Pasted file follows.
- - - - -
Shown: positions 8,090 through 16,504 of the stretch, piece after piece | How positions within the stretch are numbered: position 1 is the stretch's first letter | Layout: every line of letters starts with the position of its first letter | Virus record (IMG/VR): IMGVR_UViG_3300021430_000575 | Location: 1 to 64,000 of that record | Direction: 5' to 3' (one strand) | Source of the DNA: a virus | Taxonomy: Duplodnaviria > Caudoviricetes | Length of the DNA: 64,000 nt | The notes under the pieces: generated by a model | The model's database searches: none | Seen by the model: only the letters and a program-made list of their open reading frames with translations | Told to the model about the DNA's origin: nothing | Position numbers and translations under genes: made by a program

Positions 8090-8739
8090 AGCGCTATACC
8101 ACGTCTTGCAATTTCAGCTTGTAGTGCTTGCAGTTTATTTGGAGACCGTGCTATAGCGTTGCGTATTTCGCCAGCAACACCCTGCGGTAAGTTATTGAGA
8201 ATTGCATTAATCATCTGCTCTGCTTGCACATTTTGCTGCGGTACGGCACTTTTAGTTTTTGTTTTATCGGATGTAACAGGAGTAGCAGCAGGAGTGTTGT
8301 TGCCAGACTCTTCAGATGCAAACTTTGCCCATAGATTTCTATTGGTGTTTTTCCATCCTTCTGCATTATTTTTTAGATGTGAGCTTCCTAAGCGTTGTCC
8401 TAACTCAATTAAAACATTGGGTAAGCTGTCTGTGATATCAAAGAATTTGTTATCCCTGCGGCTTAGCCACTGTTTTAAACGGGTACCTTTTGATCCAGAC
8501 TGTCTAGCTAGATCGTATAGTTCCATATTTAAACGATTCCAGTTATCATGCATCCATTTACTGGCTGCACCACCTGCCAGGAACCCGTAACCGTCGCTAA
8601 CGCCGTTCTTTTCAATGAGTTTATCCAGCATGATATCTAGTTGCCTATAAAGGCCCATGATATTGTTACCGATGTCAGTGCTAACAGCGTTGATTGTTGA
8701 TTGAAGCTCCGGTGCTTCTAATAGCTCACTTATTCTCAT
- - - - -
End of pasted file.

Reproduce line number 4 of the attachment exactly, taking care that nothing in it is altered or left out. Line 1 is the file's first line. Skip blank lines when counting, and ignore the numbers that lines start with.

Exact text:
8101 ACGTCTTGCAATTTCAGCTTGTAGTGCTTGCAGTTTATTTGGAGACCGTGCTATAGCGTTGCGTATTTCGCCAGCAACACCCTGCGGTAAGTTATTGAGA